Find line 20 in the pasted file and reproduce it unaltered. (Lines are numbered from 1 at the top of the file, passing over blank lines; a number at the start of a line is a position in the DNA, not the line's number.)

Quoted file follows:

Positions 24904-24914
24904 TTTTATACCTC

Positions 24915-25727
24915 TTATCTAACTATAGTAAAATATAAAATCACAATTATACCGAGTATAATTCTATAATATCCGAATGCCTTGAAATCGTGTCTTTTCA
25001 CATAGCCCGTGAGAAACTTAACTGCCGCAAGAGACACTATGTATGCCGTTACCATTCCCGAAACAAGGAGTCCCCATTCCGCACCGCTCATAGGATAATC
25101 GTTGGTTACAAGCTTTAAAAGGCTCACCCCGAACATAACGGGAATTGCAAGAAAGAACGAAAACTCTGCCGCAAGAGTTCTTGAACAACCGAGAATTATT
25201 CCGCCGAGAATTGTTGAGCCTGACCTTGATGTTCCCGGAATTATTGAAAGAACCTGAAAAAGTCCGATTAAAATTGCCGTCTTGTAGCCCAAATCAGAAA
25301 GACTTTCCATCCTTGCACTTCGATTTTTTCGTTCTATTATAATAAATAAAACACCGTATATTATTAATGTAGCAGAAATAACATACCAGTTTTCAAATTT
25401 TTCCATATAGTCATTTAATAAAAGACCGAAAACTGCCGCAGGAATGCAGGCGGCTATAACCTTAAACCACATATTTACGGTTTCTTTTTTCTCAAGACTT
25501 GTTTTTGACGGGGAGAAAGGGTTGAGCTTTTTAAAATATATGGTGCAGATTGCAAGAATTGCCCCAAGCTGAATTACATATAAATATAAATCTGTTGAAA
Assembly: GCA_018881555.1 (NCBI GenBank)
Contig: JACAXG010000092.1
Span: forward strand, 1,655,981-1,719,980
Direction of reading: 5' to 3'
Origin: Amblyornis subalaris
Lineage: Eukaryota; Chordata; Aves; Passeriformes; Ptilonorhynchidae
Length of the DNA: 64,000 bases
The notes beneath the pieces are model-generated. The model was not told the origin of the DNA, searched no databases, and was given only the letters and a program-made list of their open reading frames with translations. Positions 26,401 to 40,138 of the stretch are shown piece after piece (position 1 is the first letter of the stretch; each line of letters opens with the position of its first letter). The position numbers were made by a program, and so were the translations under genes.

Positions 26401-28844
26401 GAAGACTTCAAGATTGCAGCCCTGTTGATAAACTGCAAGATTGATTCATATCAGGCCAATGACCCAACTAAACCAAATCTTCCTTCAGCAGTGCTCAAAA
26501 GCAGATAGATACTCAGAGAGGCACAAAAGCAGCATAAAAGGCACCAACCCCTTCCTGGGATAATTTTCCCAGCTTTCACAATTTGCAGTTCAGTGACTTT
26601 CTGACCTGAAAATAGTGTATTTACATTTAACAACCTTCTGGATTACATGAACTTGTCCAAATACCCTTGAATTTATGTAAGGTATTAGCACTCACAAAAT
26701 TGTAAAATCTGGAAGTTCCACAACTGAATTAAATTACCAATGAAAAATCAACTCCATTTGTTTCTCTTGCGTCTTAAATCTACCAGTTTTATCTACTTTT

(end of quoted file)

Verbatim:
26401 GAAGACTTCAAGATTGCAGCCCTGTTGATAAACTGCAAGATTGATTCATATCAGGCCAATGACCCAACTAAACCAAATCTTCCTTCAGCAGTGCTCAAAA